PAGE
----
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Catalytic-Metal/ PdOx/SiC Schottky-Diode Gas Sensors

PdOx layers inhibit the undesired formation of metal silicides. Miniaturized hydrogen- and hydrocarbon- gas sensors, heretofore often consisting of Schottky diodes based on catalytic metal in contact with SiC, can be improved by incorporating palladium oxide (PdOx, where 0≤x≤1) between the catalytic metal and the SiC.

Posted in: Briefs, TSP

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Harnessing the Power of the Sun

The Environmental Research Aircraft and Sensor Technology (ERAST) Alliance was created in 1994 and operated for 9 years as a NASA-sponsored coalition of 28 members from small companies, government, universities, and nonprofit organizations. ERAST's goal was to foster development of remotely piloted aircraft technology for scientific, humanitarian, and commercial purposes. Some of the aircraft in the ERAST Alliance were intended to fly unmanned at high altitudes for days at a time, and flying for such durations required alternative sources of power that did not add weight. The most successful solution for this type of sustained flight is the lightest solar energy. Photovoltaic cells convert sunlight directly into electricity. They are made of semi-conducting materials similar to those used in computer chips. When sunlight is absorbed, electrons are knocked loose from their atoms, allowing electricity to flow.

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Graded-Index “Whispering-Gallery” Optical Microresonators

Improvements would include equidistant resonances and reduced evanescent field. Graded-index-of- refraction dielectric optical microresonators have been proposed as a superior alternative to prior dielectric optical microresonators, which include microspheres (described in several prior NASA Tech Briefs articles) and microtori wherein electromagnetic waves propagate along circumferential paths in “whispering-gallery” modes. The design and method of fabrication of the proposed microresonators would afford improved performance by exploiting a combination of the propagation characteristics of the whisperinggallery modes and the effect of a graded index of refraction on the modes.

Posted in: Briefs, TSP

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Exact Tuning of High-Q Optical Microresonators by Use of UV

Resonance frequencies can be shifted permanently by controlled amounts. In one of several alternative approaches to the design and fabrication of a "whispering-gallery" optical microresonator of high resonance quality (high Q), the index of refraction of the resonator material and, hence, the resonance frequencies (which depend on the index of refraction) are tailored by use of ultraviolet (UV) light. The principles of operation of optical microresonators, and other approaches to the design and fabrication of optical microresonators, have been described in prior NASA Tech Briefs articles, including the two immediately preceding this one.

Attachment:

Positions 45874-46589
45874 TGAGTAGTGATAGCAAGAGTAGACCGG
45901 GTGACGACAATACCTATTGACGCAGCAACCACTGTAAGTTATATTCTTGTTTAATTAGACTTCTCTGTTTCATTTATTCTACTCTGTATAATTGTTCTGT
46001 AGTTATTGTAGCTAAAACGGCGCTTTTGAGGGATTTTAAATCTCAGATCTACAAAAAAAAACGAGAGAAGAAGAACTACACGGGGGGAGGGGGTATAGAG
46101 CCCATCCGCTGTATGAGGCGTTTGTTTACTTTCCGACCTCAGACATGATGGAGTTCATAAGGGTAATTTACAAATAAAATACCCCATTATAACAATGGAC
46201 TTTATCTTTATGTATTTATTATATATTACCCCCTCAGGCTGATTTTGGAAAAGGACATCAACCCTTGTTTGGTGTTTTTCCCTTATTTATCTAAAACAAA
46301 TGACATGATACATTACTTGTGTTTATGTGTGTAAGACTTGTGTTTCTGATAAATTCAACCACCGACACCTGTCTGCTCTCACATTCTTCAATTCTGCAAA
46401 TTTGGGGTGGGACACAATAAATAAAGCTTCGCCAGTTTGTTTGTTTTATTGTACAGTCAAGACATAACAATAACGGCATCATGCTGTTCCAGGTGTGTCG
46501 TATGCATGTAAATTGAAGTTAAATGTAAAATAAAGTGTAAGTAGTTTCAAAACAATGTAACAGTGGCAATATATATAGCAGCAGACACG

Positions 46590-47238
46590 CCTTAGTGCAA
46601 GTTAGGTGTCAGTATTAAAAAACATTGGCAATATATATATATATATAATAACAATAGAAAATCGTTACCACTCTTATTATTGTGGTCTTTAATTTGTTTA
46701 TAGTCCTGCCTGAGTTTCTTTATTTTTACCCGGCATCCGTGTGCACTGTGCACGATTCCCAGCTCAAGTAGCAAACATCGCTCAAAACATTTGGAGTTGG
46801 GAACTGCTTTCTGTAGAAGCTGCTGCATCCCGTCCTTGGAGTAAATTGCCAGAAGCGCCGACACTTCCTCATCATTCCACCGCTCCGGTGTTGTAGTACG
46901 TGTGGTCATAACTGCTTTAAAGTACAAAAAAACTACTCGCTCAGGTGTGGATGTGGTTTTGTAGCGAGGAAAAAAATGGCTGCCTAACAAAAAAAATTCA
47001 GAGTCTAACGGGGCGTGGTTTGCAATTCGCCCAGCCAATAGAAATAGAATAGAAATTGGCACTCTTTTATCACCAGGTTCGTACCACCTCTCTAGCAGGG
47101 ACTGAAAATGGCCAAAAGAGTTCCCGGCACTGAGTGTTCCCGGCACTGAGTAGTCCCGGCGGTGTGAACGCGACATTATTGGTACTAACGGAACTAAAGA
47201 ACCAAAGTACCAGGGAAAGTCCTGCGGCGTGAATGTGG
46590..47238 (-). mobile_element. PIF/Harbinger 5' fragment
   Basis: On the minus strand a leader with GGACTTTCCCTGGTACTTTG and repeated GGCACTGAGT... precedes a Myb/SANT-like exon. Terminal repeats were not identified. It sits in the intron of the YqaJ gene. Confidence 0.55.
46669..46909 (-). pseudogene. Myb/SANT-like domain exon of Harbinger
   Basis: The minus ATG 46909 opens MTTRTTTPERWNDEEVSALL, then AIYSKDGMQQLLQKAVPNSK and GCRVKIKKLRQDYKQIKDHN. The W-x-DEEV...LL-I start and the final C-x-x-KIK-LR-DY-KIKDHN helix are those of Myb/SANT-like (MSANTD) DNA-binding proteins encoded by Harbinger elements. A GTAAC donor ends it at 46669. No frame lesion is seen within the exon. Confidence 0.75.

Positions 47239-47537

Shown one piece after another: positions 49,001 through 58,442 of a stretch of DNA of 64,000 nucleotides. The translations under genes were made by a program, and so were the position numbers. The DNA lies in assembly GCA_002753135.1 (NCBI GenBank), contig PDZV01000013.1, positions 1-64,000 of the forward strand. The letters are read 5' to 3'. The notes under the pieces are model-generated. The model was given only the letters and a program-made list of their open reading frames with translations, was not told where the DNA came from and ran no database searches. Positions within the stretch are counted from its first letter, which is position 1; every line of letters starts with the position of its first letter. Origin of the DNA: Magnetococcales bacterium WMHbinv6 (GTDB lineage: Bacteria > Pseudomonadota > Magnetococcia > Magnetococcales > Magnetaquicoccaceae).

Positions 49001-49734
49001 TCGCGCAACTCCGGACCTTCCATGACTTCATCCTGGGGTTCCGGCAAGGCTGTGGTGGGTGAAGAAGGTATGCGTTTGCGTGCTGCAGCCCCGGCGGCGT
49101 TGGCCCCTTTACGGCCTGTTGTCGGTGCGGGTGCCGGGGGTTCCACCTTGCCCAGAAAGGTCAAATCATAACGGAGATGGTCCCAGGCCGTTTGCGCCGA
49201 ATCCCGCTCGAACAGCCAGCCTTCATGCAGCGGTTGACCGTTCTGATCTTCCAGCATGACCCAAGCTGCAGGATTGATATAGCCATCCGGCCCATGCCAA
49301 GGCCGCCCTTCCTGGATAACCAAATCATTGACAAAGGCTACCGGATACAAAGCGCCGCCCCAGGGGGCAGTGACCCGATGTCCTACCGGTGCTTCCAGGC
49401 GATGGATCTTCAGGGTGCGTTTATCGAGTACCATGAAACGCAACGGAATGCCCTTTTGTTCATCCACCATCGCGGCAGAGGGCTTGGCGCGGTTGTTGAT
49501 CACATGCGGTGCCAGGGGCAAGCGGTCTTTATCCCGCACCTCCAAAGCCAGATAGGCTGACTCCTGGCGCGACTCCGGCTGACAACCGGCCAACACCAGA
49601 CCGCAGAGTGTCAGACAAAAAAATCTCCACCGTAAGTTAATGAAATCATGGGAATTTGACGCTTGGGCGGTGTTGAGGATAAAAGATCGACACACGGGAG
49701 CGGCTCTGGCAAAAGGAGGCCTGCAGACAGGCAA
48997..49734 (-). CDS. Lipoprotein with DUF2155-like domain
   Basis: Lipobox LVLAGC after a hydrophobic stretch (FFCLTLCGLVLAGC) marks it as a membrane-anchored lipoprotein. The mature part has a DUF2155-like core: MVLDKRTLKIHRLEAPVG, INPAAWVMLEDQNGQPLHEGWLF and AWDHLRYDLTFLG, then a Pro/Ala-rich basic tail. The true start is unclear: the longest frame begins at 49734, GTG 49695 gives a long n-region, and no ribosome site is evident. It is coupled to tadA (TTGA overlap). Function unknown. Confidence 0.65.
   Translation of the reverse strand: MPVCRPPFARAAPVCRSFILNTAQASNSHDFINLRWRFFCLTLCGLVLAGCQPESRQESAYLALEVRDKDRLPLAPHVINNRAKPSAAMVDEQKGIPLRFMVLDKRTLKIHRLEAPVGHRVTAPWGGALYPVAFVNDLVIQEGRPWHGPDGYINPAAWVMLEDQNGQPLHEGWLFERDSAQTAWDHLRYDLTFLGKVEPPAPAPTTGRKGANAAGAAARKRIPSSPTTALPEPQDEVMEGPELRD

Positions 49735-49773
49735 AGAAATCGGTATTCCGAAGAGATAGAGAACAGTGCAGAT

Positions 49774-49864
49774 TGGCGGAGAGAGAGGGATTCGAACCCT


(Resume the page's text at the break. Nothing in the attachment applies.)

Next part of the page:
Posted in: Briefs, TSP

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Valiant Zero-Valent Effort Restores Contaminated Grounds

Dense non-aqueous phase liquids (DNAPLs) are chemical compounds that can contaminate soil and groundwater to the point of irreparability. These substances are only slightly soluble in water, and are much denser than water. Because of their solubility, DNAPLs form separate liquid phases in groundwater, and because of their density, DNAPLs sink in aquifers instead of floating at the water table, making it extremely difficult to detect their presence. If left untreated in the ground, they can taint fresh water sources.

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Manufacture of Sparse-Spectrum Optical Microresonators

Multiple units having the same spectral parameters could be produced. An alternative design for dielectric optical microresonators and a relatively simple process to fabricate them have been proposed. The proposed microresonators would exploit the same basic physical phenomena as those of microtorus optical resonators and of the microsphere optical resonators described in several prior NASA Tech Briefs articles. The resonances in such devices are associated with the propagation of electromagnetic waves along circumferential.paths in “whispering-gallery” modes. The main advantage afforded by the proposal is that the design and the fabrication process are expected to be amenable to production of multiple microresonators having reproducible spectral parameters — including, most notably, high values of the resonance quality factor (Q) and reproducible resonance frequencies.

Posted in: Briefs, TSP

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Then Why Do They Call Earth the Blue Planet?

While the most common photographs of Earth taken from space show the planet covered in blue water, NASA has managed to produce detailed color images, using satellite imagery, that show the remarkable variation of colors that actually make up the oceanic surface. An ocean's color is determined by the interaction of surface waters with sunlight, and surface waters can contain any number of different particles and dissolved substances, which could then change the color.

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